Now, let’s know how students use design thinking. This tool is great for helping students solve problems in class or explore a specific topic. It is a remarkable way for students to learn how to do research, and it will be a valuable skill that they will need in their future educational and professional careers. Students can collaborate and ask questions and then discuss the topic. This method is well-suited for science and social studies. Students can use this to adapt to any problem.

Step 2 – Define

What is the real problem? What’s the ultimate-best way to solve the problem or achieve success? This step is similar to the scientific method’s hypothesis, and this step is about determining the “need.”

Mostly, teachers use it. If a student faces trouble concentrating in class, you might suggest that the student should be taught how to deal with stressful situations [1]. If you have a problem with a group of students, then students might need social skills and problem-solving skills.

It can be used by students as well. How? Students should pay attention to the problems when they are studying the topic. Students can also write a statement, which will keep them on track.

Step 3 – Create an Idea

It is the best time to dream, imagine, talk with peers, and brainstorm. Imagine what it would look like if the problems were solved.

Teachers focus on the end goal. What would happen to your classroom if disruptive students were more focused on the task? How would it look? Can you picture the student using coping strategies or finding a spot in the classroom to work through their emotions without upsetting others? What you envision here will help you find the solution.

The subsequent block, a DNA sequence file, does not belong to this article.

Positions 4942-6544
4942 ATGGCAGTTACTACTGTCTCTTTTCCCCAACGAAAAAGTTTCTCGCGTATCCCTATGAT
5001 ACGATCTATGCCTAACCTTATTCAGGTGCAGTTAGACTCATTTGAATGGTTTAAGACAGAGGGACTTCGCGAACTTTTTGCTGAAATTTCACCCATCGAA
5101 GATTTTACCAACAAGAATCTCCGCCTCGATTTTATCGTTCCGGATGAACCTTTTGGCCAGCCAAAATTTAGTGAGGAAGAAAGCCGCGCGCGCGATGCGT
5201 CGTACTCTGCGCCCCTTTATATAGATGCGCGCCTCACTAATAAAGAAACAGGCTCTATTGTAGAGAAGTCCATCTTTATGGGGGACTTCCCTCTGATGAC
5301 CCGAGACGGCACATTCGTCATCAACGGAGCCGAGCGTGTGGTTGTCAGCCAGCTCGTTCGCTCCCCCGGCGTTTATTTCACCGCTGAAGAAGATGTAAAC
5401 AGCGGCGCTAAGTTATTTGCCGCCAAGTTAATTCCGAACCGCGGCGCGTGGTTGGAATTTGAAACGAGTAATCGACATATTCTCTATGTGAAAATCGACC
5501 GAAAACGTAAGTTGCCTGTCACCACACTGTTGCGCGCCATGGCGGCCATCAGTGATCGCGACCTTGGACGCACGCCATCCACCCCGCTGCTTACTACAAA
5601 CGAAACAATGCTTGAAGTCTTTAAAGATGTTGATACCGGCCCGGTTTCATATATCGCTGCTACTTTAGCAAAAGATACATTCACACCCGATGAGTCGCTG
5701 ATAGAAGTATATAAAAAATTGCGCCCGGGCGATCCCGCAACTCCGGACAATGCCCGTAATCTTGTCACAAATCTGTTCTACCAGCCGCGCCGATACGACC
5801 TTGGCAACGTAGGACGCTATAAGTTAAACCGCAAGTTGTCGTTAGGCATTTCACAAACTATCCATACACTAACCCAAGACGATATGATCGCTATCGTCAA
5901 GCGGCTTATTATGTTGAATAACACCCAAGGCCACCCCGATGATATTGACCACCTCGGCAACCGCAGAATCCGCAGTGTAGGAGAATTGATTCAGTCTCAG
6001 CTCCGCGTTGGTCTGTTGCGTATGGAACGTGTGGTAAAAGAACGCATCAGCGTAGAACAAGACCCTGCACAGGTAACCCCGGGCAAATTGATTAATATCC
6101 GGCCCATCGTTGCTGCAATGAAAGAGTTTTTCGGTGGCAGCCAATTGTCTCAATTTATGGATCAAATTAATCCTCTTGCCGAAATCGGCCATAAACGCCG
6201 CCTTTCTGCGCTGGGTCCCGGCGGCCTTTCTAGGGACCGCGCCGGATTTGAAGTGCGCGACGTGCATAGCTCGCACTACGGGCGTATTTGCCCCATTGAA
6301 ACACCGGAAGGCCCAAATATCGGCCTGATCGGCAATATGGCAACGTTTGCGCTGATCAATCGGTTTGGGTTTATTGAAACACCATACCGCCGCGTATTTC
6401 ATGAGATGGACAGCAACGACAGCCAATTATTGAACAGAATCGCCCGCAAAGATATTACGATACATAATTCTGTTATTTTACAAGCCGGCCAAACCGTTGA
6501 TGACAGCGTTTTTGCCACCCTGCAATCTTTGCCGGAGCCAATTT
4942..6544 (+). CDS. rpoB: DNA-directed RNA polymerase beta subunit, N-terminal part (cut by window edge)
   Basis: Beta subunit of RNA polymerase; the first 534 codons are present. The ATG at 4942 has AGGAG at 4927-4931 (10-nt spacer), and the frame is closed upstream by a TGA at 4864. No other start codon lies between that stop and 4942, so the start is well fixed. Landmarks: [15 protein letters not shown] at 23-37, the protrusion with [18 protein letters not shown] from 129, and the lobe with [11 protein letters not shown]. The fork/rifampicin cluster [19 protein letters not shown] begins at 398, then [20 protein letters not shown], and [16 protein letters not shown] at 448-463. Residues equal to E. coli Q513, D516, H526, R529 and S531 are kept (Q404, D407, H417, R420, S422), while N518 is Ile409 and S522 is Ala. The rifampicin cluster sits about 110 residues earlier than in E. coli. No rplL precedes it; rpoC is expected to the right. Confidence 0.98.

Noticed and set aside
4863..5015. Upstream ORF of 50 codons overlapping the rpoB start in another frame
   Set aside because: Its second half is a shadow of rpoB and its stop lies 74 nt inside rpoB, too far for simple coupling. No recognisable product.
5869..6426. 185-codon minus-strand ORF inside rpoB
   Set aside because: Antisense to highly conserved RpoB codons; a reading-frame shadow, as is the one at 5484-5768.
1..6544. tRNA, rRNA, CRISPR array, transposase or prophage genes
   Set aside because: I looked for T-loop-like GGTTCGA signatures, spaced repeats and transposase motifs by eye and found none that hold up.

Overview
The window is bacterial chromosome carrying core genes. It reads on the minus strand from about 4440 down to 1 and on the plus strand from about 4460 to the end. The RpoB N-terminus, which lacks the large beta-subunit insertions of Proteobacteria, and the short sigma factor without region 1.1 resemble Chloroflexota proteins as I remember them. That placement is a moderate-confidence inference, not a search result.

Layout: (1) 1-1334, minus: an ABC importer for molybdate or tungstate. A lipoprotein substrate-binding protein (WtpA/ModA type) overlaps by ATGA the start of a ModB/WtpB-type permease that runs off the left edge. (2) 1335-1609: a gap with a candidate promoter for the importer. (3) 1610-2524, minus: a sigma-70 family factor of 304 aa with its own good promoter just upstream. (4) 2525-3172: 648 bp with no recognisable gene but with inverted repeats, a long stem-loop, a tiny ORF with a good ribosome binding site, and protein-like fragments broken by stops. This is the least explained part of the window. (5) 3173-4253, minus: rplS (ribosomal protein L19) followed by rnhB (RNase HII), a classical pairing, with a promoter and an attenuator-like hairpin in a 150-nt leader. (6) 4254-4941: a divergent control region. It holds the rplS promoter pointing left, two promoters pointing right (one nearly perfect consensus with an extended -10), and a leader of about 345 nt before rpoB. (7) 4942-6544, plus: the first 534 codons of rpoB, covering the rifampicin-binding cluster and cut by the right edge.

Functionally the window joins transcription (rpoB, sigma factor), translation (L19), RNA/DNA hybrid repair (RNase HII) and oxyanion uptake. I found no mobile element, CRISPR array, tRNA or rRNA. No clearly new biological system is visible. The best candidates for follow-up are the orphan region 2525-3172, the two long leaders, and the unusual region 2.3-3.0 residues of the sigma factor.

What students do with it: Students are better at this than adults, and they are naturally creative.

Students can find innovative solutions. However, some of their “solutions’ might not be feasible. That’s ok! This is the time for creativity and to get people thinking.

Step 4 – The prototype

What’s your role in this, steps should you take, and can you ‘create’? Now is the time to narrow your options to those that work and find the specific needs.

Teachers can list the solutions they could offer to the problem. What solutions can you find with the resources available? What solutions could you possibly get more resources for? You need someone to help you find the answer. It is a great time to collect resources and create an action plan.

Step 5 – Take a Test

It’s worth it! It works! But there’s always room for improvement [2]. What needs to be changed? The process is not always linear. You can return to the test phase over and over again, and it is worth trying. Give it a try and wait to see if you find the solution. If it doesn’t, go back to the previous phases to develop new ideas.

Conclusion

Teachers and students will get excited when they come across the idea of applying design thinking to classrooms. Through this blog, you might already have perfect design thinking implementation ideas in classrooms and your every life. Besides that, share your classroom’s happenings after implementing design thinking in the comment section!